West left behind his unsold home, packed his wife and two kids into his Ford LTD and headed west.
Thousands of others have done the same, once again transforming this ''four-horse" town into a boom town for miners and their families - much as it was after 1849 Gold Rush.
In panning for jobs, the newcomers have struck gold in the High Desert of northeastern Nevada, where big mining corporations such as Newmont and American Barrick Resources Corp. are paying mine workers wages that are among the highest in the state. Newmont, the largest U.S. gold mine, now has 2,500 workers - five times the number five years ago.
Elko itself has swollen like a river after a storm, its population doubling to 18,360 in the last decade, most of the increase in the last five years.
And its tent camps and house trailers are fast giving way to housing developments.
"It's a classic case of good news-bad news," says John Dobra, an economics professor at the University of Nevada. "It's been terrific for the town in that there have been lots of jobs created. But here you take what's historically been a sleepy little rural western town that's always been complaining about the need for economic development and suddenly - bam - they have a lot more than they can handle."
Until recently, Elko's biggest challenge was handling the thousands of cowboys who converged on this outpost, two hours east of Winnemucca, Nev.,and four hours west of Salt Lake City, for four days every winter for the Cowboy Poetry Festival.
While the beneficiaries of the prosperity have been many - from casinos to construction crews to car dealers - some natives long for the days when it took five minutes to get across town.
"Whatever you do now," says Police Chief Gordon Fobes, "you've got to stand in line."
Along with the longer waits and larger traffic snarls has come a dramatic increase in crime.
"You used to be able to come here and lay your money down on the bar," says Dee Domingo, one of the few women sitting amid a sea of men clad in boots and hats at the Stockmen's bar. "You could go answer the phone and your money would still be here when you got back. Now, I don't even leave my coat."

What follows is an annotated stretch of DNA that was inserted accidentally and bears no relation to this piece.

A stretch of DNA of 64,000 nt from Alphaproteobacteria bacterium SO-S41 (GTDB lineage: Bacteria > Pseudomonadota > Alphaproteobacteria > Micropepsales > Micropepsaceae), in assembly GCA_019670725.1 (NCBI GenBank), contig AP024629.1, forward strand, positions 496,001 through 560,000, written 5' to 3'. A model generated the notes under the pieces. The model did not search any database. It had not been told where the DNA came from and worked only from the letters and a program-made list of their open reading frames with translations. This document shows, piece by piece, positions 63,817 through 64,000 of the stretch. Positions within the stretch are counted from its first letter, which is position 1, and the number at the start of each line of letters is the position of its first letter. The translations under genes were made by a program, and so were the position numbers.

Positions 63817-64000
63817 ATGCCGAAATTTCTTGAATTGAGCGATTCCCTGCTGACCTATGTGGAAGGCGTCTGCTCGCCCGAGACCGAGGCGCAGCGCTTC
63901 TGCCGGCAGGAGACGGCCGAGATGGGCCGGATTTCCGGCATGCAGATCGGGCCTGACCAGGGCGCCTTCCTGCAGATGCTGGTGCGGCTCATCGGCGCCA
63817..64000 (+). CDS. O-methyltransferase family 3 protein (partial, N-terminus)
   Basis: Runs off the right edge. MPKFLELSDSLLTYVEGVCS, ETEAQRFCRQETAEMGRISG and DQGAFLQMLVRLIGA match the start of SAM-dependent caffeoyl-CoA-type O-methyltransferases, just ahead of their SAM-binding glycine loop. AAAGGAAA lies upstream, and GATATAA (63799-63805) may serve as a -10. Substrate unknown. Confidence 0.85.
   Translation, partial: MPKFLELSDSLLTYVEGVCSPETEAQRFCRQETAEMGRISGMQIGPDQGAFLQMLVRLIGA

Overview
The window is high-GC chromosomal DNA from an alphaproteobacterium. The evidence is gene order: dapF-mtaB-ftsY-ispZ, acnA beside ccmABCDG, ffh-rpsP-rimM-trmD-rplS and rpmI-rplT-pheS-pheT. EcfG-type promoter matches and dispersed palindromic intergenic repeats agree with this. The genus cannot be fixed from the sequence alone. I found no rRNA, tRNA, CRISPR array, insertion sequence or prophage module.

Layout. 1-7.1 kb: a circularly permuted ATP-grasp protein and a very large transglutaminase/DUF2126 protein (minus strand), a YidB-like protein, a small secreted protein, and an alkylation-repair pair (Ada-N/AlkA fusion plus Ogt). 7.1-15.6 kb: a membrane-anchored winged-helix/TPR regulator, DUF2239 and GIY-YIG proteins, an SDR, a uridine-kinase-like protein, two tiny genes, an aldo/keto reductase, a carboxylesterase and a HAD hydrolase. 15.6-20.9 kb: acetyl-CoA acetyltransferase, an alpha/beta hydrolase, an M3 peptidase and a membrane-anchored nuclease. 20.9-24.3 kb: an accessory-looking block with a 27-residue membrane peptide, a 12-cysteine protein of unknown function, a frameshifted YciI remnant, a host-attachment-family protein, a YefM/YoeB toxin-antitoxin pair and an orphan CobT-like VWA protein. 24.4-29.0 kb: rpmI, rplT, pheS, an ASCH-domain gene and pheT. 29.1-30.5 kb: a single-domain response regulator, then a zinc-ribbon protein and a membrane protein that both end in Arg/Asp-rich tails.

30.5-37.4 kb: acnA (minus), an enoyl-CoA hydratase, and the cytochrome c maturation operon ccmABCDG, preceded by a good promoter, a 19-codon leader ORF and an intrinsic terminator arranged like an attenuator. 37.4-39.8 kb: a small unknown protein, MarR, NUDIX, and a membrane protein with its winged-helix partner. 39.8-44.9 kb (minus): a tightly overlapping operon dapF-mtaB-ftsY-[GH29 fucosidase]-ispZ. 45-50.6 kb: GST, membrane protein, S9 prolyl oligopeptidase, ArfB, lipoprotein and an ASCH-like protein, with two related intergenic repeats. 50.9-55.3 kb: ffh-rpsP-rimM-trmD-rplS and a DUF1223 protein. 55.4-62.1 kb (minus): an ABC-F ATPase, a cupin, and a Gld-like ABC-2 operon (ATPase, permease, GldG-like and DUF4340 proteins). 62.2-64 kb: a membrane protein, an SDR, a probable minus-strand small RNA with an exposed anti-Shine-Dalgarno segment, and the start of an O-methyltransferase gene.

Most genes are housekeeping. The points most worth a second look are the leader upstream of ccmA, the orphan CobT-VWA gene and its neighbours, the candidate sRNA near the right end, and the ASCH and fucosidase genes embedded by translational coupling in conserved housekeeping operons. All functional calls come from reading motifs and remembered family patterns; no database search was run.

From an eight-man department with one secretary 22 years ago, the Elko police force has swollen to 33 officers, 10 dispatchers and three secretaries.
Since March, when the police computer system started up, police have made 683 arrests. "We probably didn't do that much in the five years before," Fobes said.
"People living in tents and camp trailers were getting stir-crazy," Fobes said.
Until recently, no-vacancy signs lit the night, as miners doubled up in town accommodations that run the gamut from sleazy old gambling hotels to the Holiday Inn.
But thanks to the millions of dollars the mining companies have poured into housing, the ranches that sprawled for miles now have sprouted housing tracts.
Lorry Lipparelli, Elko city manager, says the wheels of the city's building-review process have been greased so plans now can be stamped "faster than their engineers can draw them."
While some tents are still pitched on Fifth Street, their inhabitants ''are there because they want to be," Fobes said, "not because they can't find a place to live."
Helping to fill the housing void is Newmont, which is donating the land for the houses of workers who stay at least six years.
In Herman West's case, Newmont will shell out the last dozen $570-a-month payments on the six-year mortgage on his motor home, and West will wind up with a 1.5-acre plot of land, too.
Mine starting wages of $31,000 have created a two-tier wage structure.
Even though two of her children collect handsome paychecks from the mines, Domingo says she has been hurt.
"I can't find workers for my horses," said Domingo, who raises "working cow horses" for cowboys and for show. "Everybody wants mine wages."
Elko has burgeoned before.
THE RUSH OF '49
Beginning in 1849, gold-seekers by the thousands rushed through Elko, en route to California. But a town grew from the sage brush when the Central Pacific Railroad laid track in 1868 with a major stop in Elko.
During the 1860s, gold and silver were discovered in the nearby mining camps of Forts Ruby and Halleck, Tuscarora and Bullion, and millions of
dollars of gold had been produced by the end of the decade.
By 1869, the town supported 148 businesses, including 45 saloons, and had about 5,000 people, according to historian Howard Hickson.
But Elko nearly went bust by 1881, when the mines were exhausted. The University of Nevada, which started in Elko, was moved to Reno in 1885 because Elko was "past its prime," Hickson wrote.
Although the town almost fell apart when the Henderson Bank went belly-up during the Depression, the legalization of gambling in 1932 gave Elko another life as a "tourist mecca," Hickson wrote, for people en route to the West Coast.
Much of that business slipped away when Interstate 80 was built in 1965. In that year, however, Newmont mined its first ounce of gold in a pit 35 miles away, north of Carlin.
While the recent growth surge has brought several new stores, West laments that there is little competition among merchants. The closest thing to a mall is a small strip shopping center anchored by a small J.C. Penney store.
For Fobes, though, the pace of the town is far too hectic.
Next month, when he turns 50 and retires, he plans to foresake Elko for Hagerman, Idaho, on the Snake River. The fishing and the hunting there are good, but most important, he said, "there are only 580 people."